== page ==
FSEC IN THE NEWS
NEWS FROM AROUND THE WORLD
MESSAGE FROM THE DIRECTOR
|Dr. James Fenton
I want to share with you some comments I made
to our Policy Advisory Board at their meeting at the Center on
February 26. Philip Fairey and I put together a presentation
on what needs to be done to secure an energy-efficient and environmentally
safe future for Florida. I thought you would find these
ENERGY AWARD ANNOUNCED
The Walt Disney World Company's "Strive for Five" energy
reduction program has
been named the winner of the second annual Florida Energy Achievement
Award which is presented by FSEC to a company, organization or
individual that has made a significant achievement in the efficient
utilization of energy, energy conservation, energy education
or renewable energy in the state of Florida.
For complete details on the award, visit www.fsec.ucf.edu/en/media/enews/2007/2007-03_EnergyAward.htm.
Assistance to Homes Featured at International Builders' Show
Manufactured home that was exhibited
at the International Builders' Show Photo:David
Among the highlights of this year’s National Association
of Home Builders’ International Building Show in Orlando
in February were some high-performance homes that attracted a
lot of attention for their energy-saving construction and features.
The work of a number of center researchers helped with the design
and planning of these homes as well as the information given
to interested attendees. With more than 100,000 builders
and others in the construction industry attending the show, FSEC’S
efforts helped make these homes a big success.
Lab Equipment Paves the Way for Expanded Research
|Researcher Darlene Slattery using the new
One of the Center’s fastest-growing
and most popular research programs is the hydrogen and fuel cell
area, topics that are in the news often for their promise in
providing power for both our transportation energy needs and
for our homes and other buildings.
A growing research program has enabled FSEC
to buy some specialized new equipment that will assist researchers
with better and quicker results.
Forms the Backbone of Research Projects
You may have seen the recent technical report
on the novel “NightCool” cooling concept assessment
in scale test buildings written by Danny Parker and John Sherwin.
It gives the results of an interesting research project carried
out at FSEC which is demonstrating a 20 percent or greater reduction
in space cooling loads than previously achievable with the very
best existing building and equipment technologies. One thing
that stands out is the rigor and precision of the research that
allows for such detailed testing.
High School Science Bowl Held at FSEC in March
Fourteen student teams from schools throughout
the state participated in the 2007 Southeast Regional Science
Bowl competition at FSEC on March 3. This year’s winners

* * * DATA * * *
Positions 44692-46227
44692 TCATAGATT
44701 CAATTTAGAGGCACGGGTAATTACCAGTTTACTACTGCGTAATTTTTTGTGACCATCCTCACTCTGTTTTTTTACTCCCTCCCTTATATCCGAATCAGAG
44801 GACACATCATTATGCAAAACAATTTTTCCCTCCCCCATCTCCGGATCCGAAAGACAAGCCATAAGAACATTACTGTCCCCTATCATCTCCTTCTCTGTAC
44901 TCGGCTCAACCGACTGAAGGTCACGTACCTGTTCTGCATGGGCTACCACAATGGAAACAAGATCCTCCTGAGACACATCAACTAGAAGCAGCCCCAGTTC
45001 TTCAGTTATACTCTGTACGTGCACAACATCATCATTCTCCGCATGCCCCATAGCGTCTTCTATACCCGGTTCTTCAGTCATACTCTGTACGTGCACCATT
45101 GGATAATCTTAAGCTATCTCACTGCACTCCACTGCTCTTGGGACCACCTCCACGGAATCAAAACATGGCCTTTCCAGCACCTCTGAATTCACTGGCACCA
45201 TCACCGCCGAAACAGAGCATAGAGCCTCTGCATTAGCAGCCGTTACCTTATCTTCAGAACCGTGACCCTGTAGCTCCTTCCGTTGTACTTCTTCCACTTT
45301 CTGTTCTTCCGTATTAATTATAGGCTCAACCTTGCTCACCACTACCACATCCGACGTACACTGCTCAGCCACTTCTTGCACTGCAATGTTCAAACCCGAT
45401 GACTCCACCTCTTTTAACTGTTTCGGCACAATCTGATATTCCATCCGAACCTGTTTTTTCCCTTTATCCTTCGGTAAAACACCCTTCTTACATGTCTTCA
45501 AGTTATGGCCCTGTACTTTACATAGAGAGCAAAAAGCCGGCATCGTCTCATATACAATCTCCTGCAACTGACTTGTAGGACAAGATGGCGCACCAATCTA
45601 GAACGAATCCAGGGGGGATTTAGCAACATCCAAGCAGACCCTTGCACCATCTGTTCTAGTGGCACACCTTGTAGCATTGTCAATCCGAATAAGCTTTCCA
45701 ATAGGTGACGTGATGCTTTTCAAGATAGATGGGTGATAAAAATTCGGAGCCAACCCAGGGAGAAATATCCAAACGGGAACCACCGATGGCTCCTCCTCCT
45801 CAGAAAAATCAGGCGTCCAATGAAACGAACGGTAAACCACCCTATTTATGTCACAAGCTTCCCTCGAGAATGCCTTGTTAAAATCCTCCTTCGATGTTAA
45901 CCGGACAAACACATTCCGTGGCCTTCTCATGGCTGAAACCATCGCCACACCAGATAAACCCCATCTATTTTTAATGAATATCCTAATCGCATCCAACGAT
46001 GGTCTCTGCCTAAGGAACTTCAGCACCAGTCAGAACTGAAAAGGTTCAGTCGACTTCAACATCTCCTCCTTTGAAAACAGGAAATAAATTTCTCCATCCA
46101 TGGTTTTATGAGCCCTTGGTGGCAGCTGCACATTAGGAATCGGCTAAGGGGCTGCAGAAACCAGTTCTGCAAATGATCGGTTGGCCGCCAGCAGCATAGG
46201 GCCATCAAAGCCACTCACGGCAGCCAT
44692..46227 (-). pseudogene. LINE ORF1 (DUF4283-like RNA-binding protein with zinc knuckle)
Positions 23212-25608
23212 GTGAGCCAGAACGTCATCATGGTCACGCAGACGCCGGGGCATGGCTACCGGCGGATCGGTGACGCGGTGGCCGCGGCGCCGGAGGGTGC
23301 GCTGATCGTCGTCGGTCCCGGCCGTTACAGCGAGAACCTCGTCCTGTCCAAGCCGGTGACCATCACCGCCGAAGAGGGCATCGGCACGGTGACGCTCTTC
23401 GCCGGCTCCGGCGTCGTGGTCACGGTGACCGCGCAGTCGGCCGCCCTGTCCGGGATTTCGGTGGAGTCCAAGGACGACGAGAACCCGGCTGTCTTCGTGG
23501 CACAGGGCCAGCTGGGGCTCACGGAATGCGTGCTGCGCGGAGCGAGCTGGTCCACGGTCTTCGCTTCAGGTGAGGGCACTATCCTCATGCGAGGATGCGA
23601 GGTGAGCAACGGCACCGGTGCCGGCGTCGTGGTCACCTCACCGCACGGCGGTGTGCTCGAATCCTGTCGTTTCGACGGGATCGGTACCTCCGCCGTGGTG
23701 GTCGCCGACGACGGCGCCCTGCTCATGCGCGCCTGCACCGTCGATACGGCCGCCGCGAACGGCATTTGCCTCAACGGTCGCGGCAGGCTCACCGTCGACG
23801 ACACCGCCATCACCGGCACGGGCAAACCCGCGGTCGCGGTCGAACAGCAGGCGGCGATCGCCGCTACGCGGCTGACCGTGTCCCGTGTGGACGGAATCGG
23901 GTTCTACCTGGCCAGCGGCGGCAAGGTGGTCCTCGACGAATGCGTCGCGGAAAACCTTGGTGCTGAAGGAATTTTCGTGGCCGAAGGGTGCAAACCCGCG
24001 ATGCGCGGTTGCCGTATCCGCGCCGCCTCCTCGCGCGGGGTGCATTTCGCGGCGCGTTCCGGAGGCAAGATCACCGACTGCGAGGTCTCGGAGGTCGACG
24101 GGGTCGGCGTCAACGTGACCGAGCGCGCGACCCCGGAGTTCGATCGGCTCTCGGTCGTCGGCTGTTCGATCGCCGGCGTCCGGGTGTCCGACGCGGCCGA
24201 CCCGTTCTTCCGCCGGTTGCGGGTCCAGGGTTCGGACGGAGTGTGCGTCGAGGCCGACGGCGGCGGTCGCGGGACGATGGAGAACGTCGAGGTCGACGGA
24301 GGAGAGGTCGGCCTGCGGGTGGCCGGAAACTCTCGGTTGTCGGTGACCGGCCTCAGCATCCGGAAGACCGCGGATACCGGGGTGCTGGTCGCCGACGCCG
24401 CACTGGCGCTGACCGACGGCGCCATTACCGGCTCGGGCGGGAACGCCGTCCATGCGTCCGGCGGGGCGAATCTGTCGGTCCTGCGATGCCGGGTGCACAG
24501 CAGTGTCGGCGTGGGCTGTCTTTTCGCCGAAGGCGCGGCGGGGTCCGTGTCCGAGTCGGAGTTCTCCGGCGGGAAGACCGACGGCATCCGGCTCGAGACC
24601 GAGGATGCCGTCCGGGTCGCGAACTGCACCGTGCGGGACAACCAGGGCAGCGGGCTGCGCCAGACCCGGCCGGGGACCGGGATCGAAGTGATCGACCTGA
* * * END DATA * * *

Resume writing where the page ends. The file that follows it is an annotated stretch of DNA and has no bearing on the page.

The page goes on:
were: first place: Miami Palmetto Senior High School; second
place: Brevard Schools Collaborative, and third place: Durant
High School from Hillsborough County.
Vacant Home Space Conditioning Strategies on Summer Relative
Energy and Peak Load
About 900,000 retiree "snowbirds" make
Florida their winter destination to escape the northern cold.
This pattern of seasonal occupancy creates a need for space
conditioning guidelines for vacant homes to avoid mold problems
while minimizing both customer energy usage and electrical
load during utility peak hours.
The Vacant Home Space Conditioning Study
was sponsored by Florida Power & Light (FPL) as part of its Conservation R&D Program
and carried out by FSEC beginning in 2004. Three homes
in Brevard County were equipped with monitoring equipment for
the experiments: a 45-year-old, 1,100-square-foot single-story,
painted concrete block home on a concrete slab with a low pitch
tar and gravel roof; a 40-year-old 1,950-square-foot split-level
home with block and frame construction, and a 900-square-foot
single-wide mobile home manufactured in 1984.
All three test-homes had 2.5-ton central
air conditioning (AC) systems with heat pump, gas, and electric
strip heating, respectively. Five space conditioning strategies
for vacant homes were assessed during hot, humid summer conditions
and/or warm, humid fall weather conditions, to control relative
humidity (RH), minimize energy use, and limit peak electrical
- no space conditioning as the baseline
- AC thermostat set at 85oF or 83oF
- morning AC operation at 74oF
- dehumidifier alone, and
- space heating.
An important observation was that some homes require more aggressive
action to control RH than others. Air infiltration was found
to be an important factor in the struggle against high indoor
RH. Air infiltration, usually measured in air changes per hour,
is the rate at which outside air enters the house. Homes that
have higher infiltration rates require greater moisture removal
rates to achieve RH control.
Click here (2.2
MB PDF) to read the complete paper.